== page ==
Policy Assurance Using AIR and SPARQL

José Hiram Soltren and Lalana Kagal
15 April 2009

Decentralized Information Group
MIT Computer Science and Artificial Intelligence Laboratory


Our goal is to leverage existing Semantic Web technologies to provide policy assurance.

SPARQL Queries

PREFIX rdfs: <http://www.w3.org/2000/01/rdf-schema#>
PREFIX foaf: <http://xmlns.com/foaf/0.1/>
SELECT ?s ?id ?n WHERE {
  ?s foaf:ssn ?n.
  ?s foaf:age ?a.
  ?s foaf:openid ?id.
  FILTER (?a > 18)

What does this do?

SPARQL Queries

The AIR reasoner cannot understand SPARQL, but it can understand N3, a human readable representation of RDF. We provide an automated tool, sparql2n3, to convert from SPARQL to N3.
$ ./sparql2n3 query1.rq
@prefix xsd: <http://www.w3.org/2001/XMLSchema#> .
@prefix s: <http://dig.csail.mit.edu/2009/IARPA-PIR/sparql#> .
@prefix : <http://dig.csail.mit.edu/2009/IARPA-PIR/query1#> .

:Query a s:Select;
   s:cardinality :ALL;
   s:POSList [
     s:variable :s;
     s:variable :id;
     s:variable :n;
s:WhereClause :WHERE.

:WHERE a s:DefaultGraphPattern;
  s:TriplePattern  { :s <http://xmlns.com/foaf/0.1/ssn> :n };
  s:TriplePattern  { :s <http://xmlns.com/foaf/0.1/age> :a };
  s:TriplePattern  { :s <http://xmlns.com/foaf/0.1/openid> :id };
  s:Filter [ 
      a s:ComparatorExpression;
      s:TriplePattern  { :a s:BooleanGT "18 "^^xsd:integer};

Policies in AIR

Now that we have converted a query into something that our reasoner can investigate, we need to consider the policies themselves.

What form will our policies take? What kinds of policies can we create?

Example: SSN Restriction Policy

An example of a simple policy: "if SSN number is referred to in the query either as the requested value or just to filter the data, the query is incompliant."

Creating the SSN policy in AIR

SSN policy in AIR: the WHERE clause rule

First, a sanity check to see that this is a SPARQL query.
:SSN_RULE1 a air:BeliefRule;
    air:label "SSN policy rule 1";
    air:description (:Q " is a SPARQL query with a WHERE clause.");
    air:pattern {
       :Q a s:Select;
       s:POSList :P;
       s:WhereClause :W.
Now, let's check to see if SSN is mentioned directly in the WHERE clause.
:SSN_RULE4 a air:BeliefRule;
    air:label "SSN policy rule 4";
	air:description ("The query, " :Q ", includes reference to
	                 SSN number in the where clause"); 
    air:pattern {
        :P s:variable :V.
        :W s:TriplePattern :T.
        :T log:includes { :X <http://xmlns.com/foaf/0.1/ssn> :Y }
    air:assert { :Q air:non-compliant-with :SSNPolicy };


We can continue to find mentions of SSN in the OPTIONAL part of a WHERE clause...
:SSN_OP02 a air:BeliefRule;
    air:label "SSN optional clause rule 02";
    air:pattern {
        :W s:OptionalGraphPattern :O.
        :O s:TriplePattern :T.
        :T log:includes { []  [] }
    air:description ("The query, " :Q  ", includes reference to
	             SSN number in the OPTIONAL part of the WHERE clause"); 
    air:assert { :Q air:non-compliant-with :SSNPolicy_OptionalClause }.
...or as a FILTER.
:SSN_FR02 a air:BeliefRule;
    air:label "SSN filter rule 02";
    air:pattern {
        :P s:variable :V.
        :W s:TriplePattern :T.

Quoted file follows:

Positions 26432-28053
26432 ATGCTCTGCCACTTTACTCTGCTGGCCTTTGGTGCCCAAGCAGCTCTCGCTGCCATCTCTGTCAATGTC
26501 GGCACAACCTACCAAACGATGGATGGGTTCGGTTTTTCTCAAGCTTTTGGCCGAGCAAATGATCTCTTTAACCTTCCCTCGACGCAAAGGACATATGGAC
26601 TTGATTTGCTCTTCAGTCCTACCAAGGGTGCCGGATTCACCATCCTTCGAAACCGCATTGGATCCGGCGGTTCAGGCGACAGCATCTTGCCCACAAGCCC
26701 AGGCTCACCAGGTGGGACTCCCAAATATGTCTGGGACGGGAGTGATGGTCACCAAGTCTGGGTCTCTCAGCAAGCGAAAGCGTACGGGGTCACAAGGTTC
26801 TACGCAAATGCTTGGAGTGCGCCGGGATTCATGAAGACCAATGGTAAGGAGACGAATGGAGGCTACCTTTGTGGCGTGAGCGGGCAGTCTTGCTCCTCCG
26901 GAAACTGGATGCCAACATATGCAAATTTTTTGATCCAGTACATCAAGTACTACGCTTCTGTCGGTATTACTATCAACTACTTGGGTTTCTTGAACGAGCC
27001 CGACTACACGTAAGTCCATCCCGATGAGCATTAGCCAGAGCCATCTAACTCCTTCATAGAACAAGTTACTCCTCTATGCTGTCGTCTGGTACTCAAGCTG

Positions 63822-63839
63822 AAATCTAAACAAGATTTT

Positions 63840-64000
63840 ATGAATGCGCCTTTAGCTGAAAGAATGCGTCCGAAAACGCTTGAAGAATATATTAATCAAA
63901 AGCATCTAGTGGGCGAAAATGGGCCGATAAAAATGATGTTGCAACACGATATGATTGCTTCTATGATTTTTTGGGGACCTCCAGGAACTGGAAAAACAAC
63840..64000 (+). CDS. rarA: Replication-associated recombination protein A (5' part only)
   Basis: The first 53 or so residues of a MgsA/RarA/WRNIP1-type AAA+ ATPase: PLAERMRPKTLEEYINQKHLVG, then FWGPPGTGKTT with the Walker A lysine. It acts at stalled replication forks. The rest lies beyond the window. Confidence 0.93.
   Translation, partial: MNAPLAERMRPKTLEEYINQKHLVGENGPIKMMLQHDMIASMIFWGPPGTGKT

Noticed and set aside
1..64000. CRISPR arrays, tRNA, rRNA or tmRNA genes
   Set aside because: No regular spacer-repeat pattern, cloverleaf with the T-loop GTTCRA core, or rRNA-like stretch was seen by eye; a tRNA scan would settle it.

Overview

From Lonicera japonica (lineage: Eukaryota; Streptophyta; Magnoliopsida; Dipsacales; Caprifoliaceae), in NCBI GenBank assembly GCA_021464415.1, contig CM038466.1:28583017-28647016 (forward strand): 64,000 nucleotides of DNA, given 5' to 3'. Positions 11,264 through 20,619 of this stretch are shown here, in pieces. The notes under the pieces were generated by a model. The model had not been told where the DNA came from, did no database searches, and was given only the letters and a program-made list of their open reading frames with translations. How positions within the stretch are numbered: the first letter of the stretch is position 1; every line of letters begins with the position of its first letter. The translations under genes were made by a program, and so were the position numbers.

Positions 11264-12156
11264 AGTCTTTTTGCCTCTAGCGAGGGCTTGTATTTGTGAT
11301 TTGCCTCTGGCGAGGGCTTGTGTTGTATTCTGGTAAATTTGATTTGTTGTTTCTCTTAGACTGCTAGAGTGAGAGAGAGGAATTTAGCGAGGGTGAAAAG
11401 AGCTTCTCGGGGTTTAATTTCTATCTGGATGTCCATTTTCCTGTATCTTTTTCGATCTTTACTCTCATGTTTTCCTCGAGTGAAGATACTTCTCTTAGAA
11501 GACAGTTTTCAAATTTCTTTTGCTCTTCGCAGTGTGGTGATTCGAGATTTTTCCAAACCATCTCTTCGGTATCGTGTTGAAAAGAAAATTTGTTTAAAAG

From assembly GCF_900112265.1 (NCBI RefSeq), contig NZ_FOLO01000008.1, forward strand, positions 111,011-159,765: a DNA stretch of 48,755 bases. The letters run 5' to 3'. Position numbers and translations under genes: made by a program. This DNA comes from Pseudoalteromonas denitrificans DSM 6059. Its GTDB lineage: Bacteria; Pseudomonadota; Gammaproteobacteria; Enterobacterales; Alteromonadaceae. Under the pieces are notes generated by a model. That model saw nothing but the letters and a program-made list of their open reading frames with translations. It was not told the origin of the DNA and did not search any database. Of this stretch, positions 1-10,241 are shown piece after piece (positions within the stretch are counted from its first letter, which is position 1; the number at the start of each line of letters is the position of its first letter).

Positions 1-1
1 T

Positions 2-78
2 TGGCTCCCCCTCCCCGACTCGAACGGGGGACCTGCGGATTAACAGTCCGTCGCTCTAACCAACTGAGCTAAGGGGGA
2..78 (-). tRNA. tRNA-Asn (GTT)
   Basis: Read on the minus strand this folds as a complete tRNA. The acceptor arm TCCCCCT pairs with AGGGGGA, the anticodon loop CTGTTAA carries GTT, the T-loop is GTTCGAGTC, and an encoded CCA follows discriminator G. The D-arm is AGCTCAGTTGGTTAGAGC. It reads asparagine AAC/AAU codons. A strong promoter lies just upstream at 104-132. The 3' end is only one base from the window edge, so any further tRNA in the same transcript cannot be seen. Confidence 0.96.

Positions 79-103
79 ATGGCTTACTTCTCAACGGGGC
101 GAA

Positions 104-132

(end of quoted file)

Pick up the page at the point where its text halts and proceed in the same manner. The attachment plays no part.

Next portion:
:T log:includes { :X <http://xmlns.com/foaf/0.1/ssn> :V }.
        :W s:Filter :F. 
        :F s:TriplePattern :S.
        :S log:includes { :V [] [] }.
    air:description ("The query, " :Q  ", filters on SSN variables"); 
    air:assert { :Q air:non-compliant-with :SSNPolicy_FilterRule }.

Rules and Policies in AIR

In summary, The SSN policy file shows how all of these interact.

Passing or failing various tests gives us information about the query, leading up to a decision regarding the compliance of the query.

Justification UI Demo

Try it here

Finding Structure: Logical Constructs

Many policies build upon basic constructs. We can generalize to create policy "templates".

Example: Exclusion and Blocking

We can construct a sample exclusion policy in AIR.
:EX_RULE02 a air:BeliefRule;
# Matches WHERE{?x type:B ?y . ?x type:C ?y}
    air:label "Exclusion WHERE clause rule.";
    air:pattern {
        :P s:variable :V.
        :W s:TriplePattern :T.
        :T log:includes { :X type:B :V } .
        :W s:TriplePattern :U.
        :U log:includes { :X type:C :C } .
    air:description ("long_winded_explanation" );
    air:assert { :Q air:non-compliant-with :Exclusion };
    air:alt [ air:rule :EX_RULE03 ].

:EX_RULE03 a air:BeliefRule;
    air:label "Exclusion compliance rule 1.";
    air:pattern { 
        :W s:TriplePattern :T.
        :T log:notIncludes { [] type:B [] }
     air:description ("The query, " :Q  ", includes a reference
		to something of type:C, but not of type:B.");
    air:assert { :Q air:compliant-with :Exclusion };
Other policies follow a similar structure.

Finding Structure: Lingustic Constructs

Orthogonally, many policies check the same parts of SPARQL queries. There are a finite number of places to check. We saw these earlier. These are structured by the language, and would change if we used a different query language.

Policy Generation

We can find patterns in the logical aspect of policies. We know the limitations of our query language. We also know something about ourselves... Can we automate this process?

Automatic Policy Generation

We propose a graphical interface for automatically composing queries. (This is a work in progress.)

Reasoning over Query History

Policy Assurance in SPARQL: Summary

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